Common Problems in Writing About Games
After reading game studies for years, there are a few issues that I regularly encounter and that I find problematic. I thought about writing a more thorough paper about these issues, but that would take more time than I currently have. The issues I mention below are also pretty diverse, so maybe the only thing they have in common is that they’re issues that I regularly see in game studies papers.
I won’t do any naming and shaming here, but all examples listed below are based on published research in game studies. Some of the same problems also show up in games journalism. Here’s five that bother me:
“Games” is a diverse set of things, many of them non-digital. Writing about all games in general is only useful in very few cases, and most arguments would be improved by being more explicit about what types of games are being discussed and what the limits of the argument are.
In most cases there is no easy way to separate representation from simulation (or “core” from “shell”) in games. If this is done, it must be a conscious methodological choice, not an implicit normative stance. It’s a completely valid choice to focus on procedural aspects of games, but so is focusing on narrative or other representational aspects. Game studies is a multidisciplinary field for a reason and no discipline has privileged access to games.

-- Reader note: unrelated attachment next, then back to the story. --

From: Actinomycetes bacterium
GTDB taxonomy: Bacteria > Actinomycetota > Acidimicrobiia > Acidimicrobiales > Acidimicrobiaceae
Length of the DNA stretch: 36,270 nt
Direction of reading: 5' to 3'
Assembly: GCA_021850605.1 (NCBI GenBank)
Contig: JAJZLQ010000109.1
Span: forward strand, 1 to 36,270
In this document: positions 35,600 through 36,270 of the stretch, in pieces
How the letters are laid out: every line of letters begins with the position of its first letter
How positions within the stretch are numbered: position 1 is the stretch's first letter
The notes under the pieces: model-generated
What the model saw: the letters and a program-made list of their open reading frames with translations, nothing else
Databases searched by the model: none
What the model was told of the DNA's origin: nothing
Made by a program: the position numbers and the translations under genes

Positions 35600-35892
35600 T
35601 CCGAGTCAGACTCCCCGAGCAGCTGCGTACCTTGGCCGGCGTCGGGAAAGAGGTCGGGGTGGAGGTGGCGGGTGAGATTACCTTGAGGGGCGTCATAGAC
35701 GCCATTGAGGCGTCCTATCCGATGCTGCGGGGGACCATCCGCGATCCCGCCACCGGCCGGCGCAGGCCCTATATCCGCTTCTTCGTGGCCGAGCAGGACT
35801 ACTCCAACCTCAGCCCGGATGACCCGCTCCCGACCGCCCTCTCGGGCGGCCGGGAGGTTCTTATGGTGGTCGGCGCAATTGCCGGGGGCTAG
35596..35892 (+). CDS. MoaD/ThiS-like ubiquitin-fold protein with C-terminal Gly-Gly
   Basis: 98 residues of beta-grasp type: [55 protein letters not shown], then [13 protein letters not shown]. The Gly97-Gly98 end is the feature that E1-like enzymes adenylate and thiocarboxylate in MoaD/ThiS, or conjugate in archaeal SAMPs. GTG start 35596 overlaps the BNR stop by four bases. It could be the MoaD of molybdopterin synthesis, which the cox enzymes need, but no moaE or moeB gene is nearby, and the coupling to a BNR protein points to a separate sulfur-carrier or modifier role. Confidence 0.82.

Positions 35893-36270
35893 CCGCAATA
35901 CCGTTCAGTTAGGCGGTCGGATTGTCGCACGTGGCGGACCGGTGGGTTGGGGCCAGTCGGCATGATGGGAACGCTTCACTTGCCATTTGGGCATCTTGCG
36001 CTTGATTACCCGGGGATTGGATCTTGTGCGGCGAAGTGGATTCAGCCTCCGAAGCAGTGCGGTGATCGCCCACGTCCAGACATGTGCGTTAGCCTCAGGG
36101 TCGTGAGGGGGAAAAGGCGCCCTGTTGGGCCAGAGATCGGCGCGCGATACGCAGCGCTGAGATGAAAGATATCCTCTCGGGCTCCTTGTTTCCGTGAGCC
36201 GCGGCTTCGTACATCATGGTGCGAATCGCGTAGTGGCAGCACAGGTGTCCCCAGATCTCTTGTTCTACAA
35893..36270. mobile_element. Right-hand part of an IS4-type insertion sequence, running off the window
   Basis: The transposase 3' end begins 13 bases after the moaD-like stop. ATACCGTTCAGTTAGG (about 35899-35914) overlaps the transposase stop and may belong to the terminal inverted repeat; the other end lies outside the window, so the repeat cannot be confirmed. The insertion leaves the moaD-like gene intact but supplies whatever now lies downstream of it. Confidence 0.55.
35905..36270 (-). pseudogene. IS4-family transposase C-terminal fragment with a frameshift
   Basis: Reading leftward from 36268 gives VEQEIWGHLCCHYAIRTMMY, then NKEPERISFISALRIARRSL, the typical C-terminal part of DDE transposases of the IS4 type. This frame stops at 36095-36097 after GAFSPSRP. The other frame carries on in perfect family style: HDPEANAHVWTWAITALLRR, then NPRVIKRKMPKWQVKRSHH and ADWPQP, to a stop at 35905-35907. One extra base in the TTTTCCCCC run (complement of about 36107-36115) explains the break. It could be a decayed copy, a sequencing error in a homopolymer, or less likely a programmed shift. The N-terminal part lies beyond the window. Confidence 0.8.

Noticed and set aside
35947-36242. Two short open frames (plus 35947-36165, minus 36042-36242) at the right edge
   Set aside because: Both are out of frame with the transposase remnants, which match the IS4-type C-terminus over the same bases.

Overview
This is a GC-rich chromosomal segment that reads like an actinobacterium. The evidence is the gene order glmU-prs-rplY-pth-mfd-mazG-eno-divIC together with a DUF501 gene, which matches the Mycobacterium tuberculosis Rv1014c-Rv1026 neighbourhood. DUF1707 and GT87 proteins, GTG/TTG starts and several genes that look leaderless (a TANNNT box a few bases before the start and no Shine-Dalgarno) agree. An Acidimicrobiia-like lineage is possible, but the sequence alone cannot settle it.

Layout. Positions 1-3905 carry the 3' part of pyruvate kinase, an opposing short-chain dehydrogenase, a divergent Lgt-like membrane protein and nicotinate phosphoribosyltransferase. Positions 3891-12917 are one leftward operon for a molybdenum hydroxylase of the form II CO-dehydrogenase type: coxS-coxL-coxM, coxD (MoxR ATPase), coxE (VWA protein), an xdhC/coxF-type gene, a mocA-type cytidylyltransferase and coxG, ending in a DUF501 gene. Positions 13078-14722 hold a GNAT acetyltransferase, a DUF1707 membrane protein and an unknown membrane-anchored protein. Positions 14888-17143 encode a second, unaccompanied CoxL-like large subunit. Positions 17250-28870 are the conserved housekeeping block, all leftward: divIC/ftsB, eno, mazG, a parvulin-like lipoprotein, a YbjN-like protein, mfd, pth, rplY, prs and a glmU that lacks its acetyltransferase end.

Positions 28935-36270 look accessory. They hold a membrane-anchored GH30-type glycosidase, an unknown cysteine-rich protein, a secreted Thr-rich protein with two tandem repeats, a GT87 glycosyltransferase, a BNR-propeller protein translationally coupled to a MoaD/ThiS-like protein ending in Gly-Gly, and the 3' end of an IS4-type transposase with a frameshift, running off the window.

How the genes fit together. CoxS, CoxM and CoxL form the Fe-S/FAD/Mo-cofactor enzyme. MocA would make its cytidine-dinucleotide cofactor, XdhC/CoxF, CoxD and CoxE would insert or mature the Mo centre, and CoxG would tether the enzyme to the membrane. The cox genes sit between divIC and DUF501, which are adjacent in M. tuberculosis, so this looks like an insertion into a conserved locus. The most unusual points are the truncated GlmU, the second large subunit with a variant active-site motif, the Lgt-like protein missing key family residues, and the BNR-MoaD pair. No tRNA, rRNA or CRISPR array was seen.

Computers are not magical black boxes whose operation can’t be understood, but are governed by well-established principles. Especially people writing about the representational aspects of games tend to regard the computational aspects of games as a given that are governed by unknown or magical rules.
There is not just one way to play games. People writing about games tend to take as given that being heavily engaged with a game is the only or best way to play a game. This form of engagement is often discussed in terms of “immersion,” which is itself a vague term that covers many different types of engagement. Heavy engagement with games is often valorised and seen as normatively better than other ways of playing, which marginalises other forms of engaging with games. Probably the most common way to engage with games is to spend a few minutes tapping on a screen while waiting for something.
“Gamer” is a specific subcultural position, not anybody who plays games. Being a gamer is related to identifying with specific parts of games culture, which tend to be related to playing specific genres of games, like FPS games. People who play casual or mobile games are less likely to identify as gamers, but that doesn’t mean that they are not players. In most cases, it’s more accurate to write about players, not gamers.
There are probably other common problems in game studies that I have missed, some of them probably things I do. Anything you think I should add to the list?